This time it was the folk community that was his contact with the real world and he wound up in Saratoga Springs, New York, courtesy of the U.S. rails, where a fine lady named Lena Spencer ran a coffeehouse (folk club) called Cafe Lena. Lena took Bruce in and gave him time and space to learn his craft (playing guitar, telling stories, generally entertaining folks while at the same time telling them things they really ought to know), and getting him in front of folks to ply it. It wasn’t long until U. Utah Phillips was born and not very long afterward that Utah played in San Diego for the first time.
Other people began to perform his songs—“Starlight on the Rails,” “Goodnight-Loving Trail,” and “Green Rolling Hills of West Virginia,” for example—but they also started performing the old Union and Wobbly songs from The Little Red Song Book, which he made a part of most every performance. A whole group of younger folk types started riding freight trains and writing songs (maybe not always for the same reasons Bruce did, but they did), and people started to record his songs (Lester Flatt and Earl Scruggs, Emmylou Harris, Tom Waits, Joe Ely, and Waylon Jennings, to name a few) along with a series of long-play records for the Philo label (all of which are still available on CD from utahphillips.org (there’s more recent stuff available too, including his long-running radio shows and recordings he made with Ani DeFranco and others.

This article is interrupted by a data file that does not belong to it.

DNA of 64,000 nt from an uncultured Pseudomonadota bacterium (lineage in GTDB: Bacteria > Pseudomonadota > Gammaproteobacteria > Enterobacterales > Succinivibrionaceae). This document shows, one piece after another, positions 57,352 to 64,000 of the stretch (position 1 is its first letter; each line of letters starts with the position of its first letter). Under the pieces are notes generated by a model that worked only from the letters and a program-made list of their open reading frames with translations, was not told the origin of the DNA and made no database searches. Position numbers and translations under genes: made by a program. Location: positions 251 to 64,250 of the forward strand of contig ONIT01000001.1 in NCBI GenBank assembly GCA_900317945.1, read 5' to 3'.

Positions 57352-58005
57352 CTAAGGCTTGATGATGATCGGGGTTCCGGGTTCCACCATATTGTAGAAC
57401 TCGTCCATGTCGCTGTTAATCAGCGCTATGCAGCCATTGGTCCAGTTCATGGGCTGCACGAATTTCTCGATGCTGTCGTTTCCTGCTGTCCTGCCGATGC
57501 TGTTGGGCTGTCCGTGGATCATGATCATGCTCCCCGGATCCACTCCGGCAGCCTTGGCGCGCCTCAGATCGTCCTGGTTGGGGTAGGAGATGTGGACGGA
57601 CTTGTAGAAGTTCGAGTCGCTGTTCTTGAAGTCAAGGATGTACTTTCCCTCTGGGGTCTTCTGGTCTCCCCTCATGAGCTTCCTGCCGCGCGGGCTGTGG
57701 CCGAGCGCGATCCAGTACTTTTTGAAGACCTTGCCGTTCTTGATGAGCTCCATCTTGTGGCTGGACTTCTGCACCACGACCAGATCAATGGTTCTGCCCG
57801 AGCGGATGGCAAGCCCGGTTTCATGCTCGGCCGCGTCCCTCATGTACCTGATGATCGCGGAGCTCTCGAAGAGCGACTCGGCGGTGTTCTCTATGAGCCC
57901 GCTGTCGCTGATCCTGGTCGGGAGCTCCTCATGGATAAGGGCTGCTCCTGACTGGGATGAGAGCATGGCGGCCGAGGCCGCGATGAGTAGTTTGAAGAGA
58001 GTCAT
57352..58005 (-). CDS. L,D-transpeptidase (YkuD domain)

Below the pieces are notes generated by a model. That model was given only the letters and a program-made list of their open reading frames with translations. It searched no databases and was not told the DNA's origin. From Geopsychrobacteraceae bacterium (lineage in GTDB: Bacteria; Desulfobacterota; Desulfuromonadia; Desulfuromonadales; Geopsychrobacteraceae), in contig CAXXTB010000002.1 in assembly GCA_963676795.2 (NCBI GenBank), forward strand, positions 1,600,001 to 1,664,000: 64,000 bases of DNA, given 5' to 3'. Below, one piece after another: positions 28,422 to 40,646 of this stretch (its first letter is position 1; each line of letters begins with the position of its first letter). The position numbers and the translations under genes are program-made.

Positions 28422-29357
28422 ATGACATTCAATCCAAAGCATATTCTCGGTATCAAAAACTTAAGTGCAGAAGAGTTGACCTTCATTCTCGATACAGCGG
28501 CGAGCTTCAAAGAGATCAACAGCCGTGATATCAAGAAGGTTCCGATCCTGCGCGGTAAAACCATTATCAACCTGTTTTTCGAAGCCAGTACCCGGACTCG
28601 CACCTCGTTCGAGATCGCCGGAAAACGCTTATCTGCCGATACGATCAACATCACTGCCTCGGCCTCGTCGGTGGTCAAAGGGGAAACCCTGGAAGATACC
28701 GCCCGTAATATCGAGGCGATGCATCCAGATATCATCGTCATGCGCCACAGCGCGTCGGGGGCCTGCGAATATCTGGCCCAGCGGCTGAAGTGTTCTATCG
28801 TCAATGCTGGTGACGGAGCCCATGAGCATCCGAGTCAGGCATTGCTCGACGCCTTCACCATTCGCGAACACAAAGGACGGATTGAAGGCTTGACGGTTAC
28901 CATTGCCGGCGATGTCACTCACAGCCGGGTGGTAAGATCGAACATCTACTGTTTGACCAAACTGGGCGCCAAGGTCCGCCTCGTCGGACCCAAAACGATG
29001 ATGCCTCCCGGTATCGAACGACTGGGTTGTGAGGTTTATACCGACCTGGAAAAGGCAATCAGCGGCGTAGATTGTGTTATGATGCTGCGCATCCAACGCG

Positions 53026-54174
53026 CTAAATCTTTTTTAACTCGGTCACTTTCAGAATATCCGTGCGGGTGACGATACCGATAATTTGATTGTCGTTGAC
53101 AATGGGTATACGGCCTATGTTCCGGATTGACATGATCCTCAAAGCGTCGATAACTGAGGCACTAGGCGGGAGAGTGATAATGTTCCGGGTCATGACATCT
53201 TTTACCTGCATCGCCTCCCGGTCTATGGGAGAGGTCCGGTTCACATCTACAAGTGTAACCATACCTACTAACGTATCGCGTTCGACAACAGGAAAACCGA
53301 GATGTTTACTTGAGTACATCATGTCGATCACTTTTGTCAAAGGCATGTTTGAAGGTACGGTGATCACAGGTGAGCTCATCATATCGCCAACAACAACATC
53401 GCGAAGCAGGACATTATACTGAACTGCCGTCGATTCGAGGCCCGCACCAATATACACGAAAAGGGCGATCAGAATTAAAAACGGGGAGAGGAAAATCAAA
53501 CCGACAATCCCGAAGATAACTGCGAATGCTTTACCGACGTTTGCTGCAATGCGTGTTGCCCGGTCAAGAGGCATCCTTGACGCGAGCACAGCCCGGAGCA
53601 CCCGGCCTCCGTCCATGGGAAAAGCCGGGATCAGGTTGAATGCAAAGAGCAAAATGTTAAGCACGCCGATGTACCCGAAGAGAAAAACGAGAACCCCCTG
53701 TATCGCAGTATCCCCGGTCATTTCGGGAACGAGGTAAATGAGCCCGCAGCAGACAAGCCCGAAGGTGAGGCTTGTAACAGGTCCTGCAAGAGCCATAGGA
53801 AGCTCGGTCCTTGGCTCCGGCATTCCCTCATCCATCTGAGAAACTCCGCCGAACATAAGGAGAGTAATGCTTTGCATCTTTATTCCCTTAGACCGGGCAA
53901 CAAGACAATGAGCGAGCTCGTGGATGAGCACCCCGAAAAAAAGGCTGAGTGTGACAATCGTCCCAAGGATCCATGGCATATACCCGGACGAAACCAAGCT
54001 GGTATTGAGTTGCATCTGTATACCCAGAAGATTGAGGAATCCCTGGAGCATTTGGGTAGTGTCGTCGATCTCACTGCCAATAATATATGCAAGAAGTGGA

Utah Phillips played at most of those old San Diego Folk Festivals from 1970 (the fourth one) through 1985 (the 18th). Along the way he did concerts for the San Diego Folk Heritage, played the Old Time Cafe in North County, and even performed at the Railroad Museum in Campo. He returned one final time to the Adams Ave. Roots Festival in 2002. We tried to get him back other years after that, but his health wouldn’t permit it.